(R, B, L, V, M) Idealism (thought based on conception of things as they should be or as one would wish them to be) with some biblical truths; 3 vulgarities; brief violence; and, depiction of acupuncture.
CARO DIARIO is a relaxing and amusing, feel-good movie by award-winning Italian director/writer Nanni Moretti. As narrator and main character, Moretti uses his diary to conduct a satirical tour of Italy, sharing his offbeat views of different aspects of Italian culture, some of which can be applied to modern culture as a whole.
CARO DIARIO is a relaxing and amusing, feel-good movie by award-winning Italian filmmaker Nanni Moretti. As narrator and main character, Moretti uses his diary to conduct a satirical tour of Italy, sharing his offbeat views of different aspects of Italian culture. In the first of three segments, Moretti laments the deterioration of society and the arts in Italy, lampooning yuppies, pseudo-intellectuals and avant-garde film producers and critics. The second segment is a picturesque travelogue interspersed with Moretti’s unique encounters and dry social commentary. The third, serious yet absurd, follows Moretti during a real-life medical crisis in which he is over-treated and misdiagnosed by several doctors.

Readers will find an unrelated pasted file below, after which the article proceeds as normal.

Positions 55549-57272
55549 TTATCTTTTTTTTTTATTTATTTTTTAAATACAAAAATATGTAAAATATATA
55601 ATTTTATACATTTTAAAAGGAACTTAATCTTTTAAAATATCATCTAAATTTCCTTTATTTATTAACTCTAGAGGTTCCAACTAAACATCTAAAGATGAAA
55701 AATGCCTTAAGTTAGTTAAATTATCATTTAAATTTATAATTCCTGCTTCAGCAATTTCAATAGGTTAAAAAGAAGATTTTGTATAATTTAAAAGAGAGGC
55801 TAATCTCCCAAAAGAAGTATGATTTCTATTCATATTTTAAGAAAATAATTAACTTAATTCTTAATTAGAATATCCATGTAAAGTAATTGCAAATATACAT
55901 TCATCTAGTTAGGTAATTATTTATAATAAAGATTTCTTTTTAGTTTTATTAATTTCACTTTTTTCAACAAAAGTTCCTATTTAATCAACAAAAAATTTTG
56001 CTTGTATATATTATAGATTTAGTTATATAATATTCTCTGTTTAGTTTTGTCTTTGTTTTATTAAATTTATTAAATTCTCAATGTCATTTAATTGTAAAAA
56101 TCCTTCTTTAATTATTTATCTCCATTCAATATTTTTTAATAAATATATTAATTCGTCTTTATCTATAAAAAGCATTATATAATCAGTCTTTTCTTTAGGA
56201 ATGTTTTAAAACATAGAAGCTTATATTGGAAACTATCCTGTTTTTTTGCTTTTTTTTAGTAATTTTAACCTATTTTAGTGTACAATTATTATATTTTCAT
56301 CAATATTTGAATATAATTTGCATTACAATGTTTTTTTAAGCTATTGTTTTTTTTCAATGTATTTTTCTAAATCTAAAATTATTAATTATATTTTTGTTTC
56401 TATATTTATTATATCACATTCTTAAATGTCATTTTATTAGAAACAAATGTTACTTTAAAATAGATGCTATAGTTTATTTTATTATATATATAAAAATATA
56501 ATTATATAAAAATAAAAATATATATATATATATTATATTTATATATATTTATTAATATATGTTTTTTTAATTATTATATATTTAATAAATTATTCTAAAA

CARO DIARIO is a delightful work of art. Lighthearted and amusing, it contains few questionable elements to diminish its charm. The three vulgarities and the one scene of violence, however, may be cause for some discernment. The film carries a simple message: the pace of modern society is too frantic. People take themselves too seriously. We all need to rest once in a while and enjoy life. Although Moretti does not mention God, spirituality or religion, his message speaks to Christians harried by the frenzied pace of the electronic age: take time to appreciate the simple things in life that are part of God’s creation.